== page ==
I’ve had a tough time with forgiveness.
Ours was the dedicated Christian family of the late 20th century that went to church thrice a week and was always the last to leave. My mother led me to the Lord when I was 5, and I grew up enlightened to the faith, tasting the heavenly gift of grace and the power of God’s Word. But I couldn’t seem to grasp the blessed assurance we sang about in the old hymn lyrics by Fanny Crosby: “Perfect submission, perfect delight, visions of rapture now burst on my sight.”
I knew that God was faithful and righteous, willing to forgive sins and cleanse us from all unrighteousness (1 John 1:9). But when I fought with my sisters or acted in selfishness, the good feelings of my confession disappeared like a vapor, and I’d be left with the sinking feeling I once was found but now I’m lost, was blind and still can’t see. Eternal forgiveness wasn’t a condition for earth but would only be experienced in heaven. If I made it there.
Dr. Stanley has long understood the believer’s confusion when, troubled by sin, we recall the great holiness of God and recoil at our inability to be good. In the sermon “You Are Forgiven” he says, “Why do we feel guilty? Because we violated the law of God.” I knew what it was like to ache from my sin, but I didn’t know how common that was, nor did I fully grasp the good news of Jesus Christ. I needed to hear Dr. Stanley say that the believer must recognize this: Once we confess our wrongdoing, we no longer have to bear it. He expressed the idea this way: “My guilt is relieved and removed because God’s forgiveness has been there for me all along.”
As I read my Bible and listened to people who knew God for His never-changing, covenant-making nature, I began to wrestle with the knowledge that saving grace could be both temporal and eternal, for not only this life but also the one to come. This began with the nagging truth that “as far as the east is from the west, so far has He removed our wrongdoings from us” (Psalm 103:12), a promise I submarined with a personal footnote: that is, until next time.
The reason I had such difficulty believing the gospel was because it seemed too good to be true.
It wasn’t until I encountered Abraham that things began to change. To me, Abraham was the picture of obedience: He was the father of faith, a man willing to sacrifice his son and certainly worthy of God. Then I looked more closely. Abraham was an idol worshipper before God called him (Josh. 24:2). Yes, he left everything comfortable and familiar to follow God (Gen. 12:4), but he didn’t stay true blue: he wandered to Egypt (Gen. 12:10). Then he lied to two different kings and let his wife be taken (Gen. 12:13; Gen. 20:2), a situation from which only God could rescue him. And perhaps most famously, Abraham tried to fulfill God’s promise of a blessed lineage in his own way (Gen. 16:2-4). Time and again great failures arose in his life, but none were so great as to cancel the good work God had prepared in advance for Abraham to do (Eph. 2:10). In fact, I saw that it’s not our work to stay true, but God’s work in us.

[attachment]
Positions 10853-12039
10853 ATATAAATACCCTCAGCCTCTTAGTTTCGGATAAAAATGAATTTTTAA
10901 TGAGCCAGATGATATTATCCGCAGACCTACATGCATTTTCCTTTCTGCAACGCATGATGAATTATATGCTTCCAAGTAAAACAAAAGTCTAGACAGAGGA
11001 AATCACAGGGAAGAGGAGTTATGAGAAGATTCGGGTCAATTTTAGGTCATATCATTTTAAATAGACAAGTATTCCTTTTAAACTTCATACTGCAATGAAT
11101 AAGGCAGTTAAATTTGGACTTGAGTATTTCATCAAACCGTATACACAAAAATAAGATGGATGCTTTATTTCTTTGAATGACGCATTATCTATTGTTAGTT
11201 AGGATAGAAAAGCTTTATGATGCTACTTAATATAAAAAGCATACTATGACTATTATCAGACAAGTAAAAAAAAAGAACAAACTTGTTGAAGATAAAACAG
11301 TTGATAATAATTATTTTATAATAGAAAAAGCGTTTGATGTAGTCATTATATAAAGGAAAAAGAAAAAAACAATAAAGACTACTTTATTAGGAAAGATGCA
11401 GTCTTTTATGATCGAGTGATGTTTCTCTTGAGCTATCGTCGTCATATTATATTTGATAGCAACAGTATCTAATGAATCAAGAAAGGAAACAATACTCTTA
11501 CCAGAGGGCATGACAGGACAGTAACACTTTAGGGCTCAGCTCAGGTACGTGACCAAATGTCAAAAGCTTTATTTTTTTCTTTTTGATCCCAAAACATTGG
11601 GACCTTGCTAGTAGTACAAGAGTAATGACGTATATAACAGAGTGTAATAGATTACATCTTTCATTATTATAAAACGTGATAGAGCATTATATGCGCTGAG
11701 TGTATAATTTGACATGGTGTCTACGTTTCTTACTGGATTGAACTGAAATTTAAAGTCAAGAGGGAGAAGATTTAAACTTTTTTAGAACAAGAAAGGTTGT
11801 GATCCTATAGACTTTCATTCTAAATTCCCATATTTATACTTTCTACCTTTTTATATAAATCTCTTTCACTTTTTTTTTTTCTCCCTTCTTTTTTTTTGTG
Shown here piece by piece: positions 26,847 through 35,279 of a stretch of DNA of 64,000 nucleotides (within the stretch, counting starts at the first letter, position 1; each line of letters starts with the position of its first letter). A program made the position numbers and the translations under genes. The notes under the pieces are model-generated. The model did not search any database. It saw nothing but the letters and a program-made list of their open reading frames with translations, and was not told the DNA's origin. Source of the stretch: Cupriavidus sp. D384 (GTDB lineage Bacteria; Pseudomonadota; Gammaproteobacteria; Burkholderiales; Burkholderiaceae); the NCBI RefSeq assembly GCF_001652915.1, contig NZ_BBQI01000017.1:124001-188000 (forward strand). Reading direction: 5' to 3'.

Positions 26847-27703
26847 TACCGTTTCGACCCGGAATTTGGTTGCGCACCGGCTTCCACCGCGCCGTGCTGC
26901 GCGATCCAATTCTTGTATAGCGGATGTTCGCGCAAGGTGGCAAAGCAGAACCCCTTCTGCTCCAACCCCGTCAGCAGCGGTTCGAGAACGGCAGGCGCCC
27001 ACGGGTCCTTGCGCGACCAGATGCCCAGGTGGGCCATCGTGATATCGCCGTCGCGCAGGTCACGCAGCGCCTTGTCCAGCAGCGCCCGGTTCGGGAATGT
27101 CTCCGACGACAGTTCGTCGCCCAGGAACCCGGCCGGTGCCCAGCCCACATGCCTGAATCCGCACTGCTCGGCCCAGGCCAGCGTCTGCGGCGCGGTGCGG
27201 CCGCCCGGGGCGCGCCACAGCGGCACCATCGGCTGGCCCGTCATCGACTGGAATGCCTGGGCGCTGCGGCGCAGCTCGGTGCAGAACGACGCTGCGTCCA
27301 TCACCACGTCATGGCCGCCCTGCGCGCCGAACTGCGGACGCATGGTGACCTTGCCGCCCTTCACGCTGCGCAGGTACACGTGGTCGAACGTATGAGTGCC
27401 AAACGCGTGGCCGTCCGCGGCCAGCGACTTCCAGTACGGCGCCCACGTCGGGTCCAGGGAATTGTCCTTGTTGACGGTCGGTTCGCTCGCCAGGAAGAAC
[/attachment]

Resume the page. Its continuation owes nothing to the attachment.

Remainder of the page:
Awash in this richer knowledge of God’s loving providence, I saw that we’re not only saved from what we’ve done but our acts of disobedience are also folded into God’s unchanging plan (Rom. 8:28). And what’s more, I recognized that Christ’s righteousness is imputed to all who are adopted by Him, so that we can never be orphaned again. As Jesus said, “The one who comes to Me I certainly will not cast out … And this is the will of Him who sent Me, that of everything that He has given Me I will lose nothing, but will raise it up on the last day” (John 6:37-39).
In Psalm 139:5-6, David celebrates God’s vast knowledge of his ways, his tongue, and his acts, marveling that “You have encircled me behind and in front, and placed Your hand upon me. Such knowledge is too wonderful for me; it is too high, I cannot comprehend it.” That resonated with me: The reason I had such difficulty believing the gospel was because it seemed too good to be true.
Even today I am not immune to the Enemy’s accusations and doubt. That’s why Jesus left us with His Spirit to teach us all things and to remind us of all truth.
The burden the believer feels for his or her sin is different from the condemnation that overwhelms the unredeemed. As Dr. Stanley puts it, “The moment we confess it to Him—what happens? It all lifts. Because communion and fellowship are restored and He cleanses us of that contamination of whatever we’re involved in … Listen, if you sin against God, confess it and keep moving. Don’t begin to wallow and to fret and see what you’re going to do to get accepted by God because—I want to tell you—because of what He did at the cross, you are as accepted as you will ever be. Because you are accepted … in the beloved, Jesus Christ, the Lord.”
Yet even today I am not immune to the Enemy’s accusations and doubt. That’s why Jesus left us with His Spirit to teach us all things and to remind us of all truth (John 14:26).
About 18 months ago I sat in church, swallowing the bread of the Lord’s Supper. With elbows on my knees, I stared into the cup of red grape juice and heard these words in my spirit: “You are forgiven.” The tiny cup seemed so full, the drink so dark and rich, the words so simple. You are forgiven. Take and drink. Receive. Taste. Enjoy. You have been forgiven; you remain forgiven. It was a sweet, rare moment when my emotions broke through to confirm the whispered truth of the Holy Spirit: The sacrifice of Christ accomplished what I could not; it is finished. It’s a conviction proved over and over in God’s Word in a fashion I could never express in words alone. Praise be to God.
Illustration by Adam Cruft